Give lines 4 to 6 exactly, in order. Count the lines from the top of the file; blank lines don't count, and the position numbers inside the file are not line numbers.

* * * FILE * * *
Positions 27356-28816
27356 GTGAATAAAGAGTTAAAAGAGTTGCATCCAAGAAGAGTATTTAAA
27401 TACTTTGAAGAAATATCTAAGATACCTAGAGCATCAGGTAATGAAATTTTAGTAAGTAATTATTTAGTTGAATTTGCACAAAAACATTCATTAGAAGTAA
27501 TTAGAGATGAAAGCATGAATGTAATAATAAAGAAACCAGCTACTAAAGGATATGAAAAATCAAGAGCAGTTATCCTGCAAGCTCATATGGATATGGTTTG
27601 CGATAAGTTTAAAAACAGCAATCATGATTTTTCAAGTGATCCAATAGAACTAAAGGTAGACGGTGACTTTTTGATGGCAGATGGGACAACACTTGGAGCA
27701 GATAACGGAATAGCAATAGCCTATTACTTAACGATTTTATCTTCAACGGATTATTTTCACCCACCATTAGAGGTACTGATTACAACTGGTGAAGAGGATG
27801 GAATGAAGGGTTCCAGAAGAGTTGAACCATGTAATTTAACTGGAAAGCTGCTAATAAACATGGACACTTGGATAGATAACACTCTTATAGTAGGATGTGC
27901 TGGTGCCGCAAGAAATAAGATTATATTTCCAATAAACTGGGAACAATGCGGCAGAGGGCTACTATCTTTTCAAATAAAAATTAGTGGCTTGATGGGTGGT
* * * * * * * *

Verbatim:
27501 TTAGAGATGAAAGCATGAATGTAATAATAAAGAAACCAGCTACTAAAGGATATGAAAAATCAAGAGCAGTTATCCTGCAAGCTCATATGGATATGGTTTG
27601 CGATAAGTTTAAAAACAGCAATCATGATTTTTCAAGTGATCCAATAGAACTAAAGGTAGACGGTGACTTTTTGATGGCAGATGGGACAACACTTGGAGCA
27701 GATAACGGAATAGCAATAGCCTATTACTTAACGATTTTATCTTCAACGGATTATTTTCACCCACCATTAGAGGTACTGATTACAACTGGTGAAGAGGATG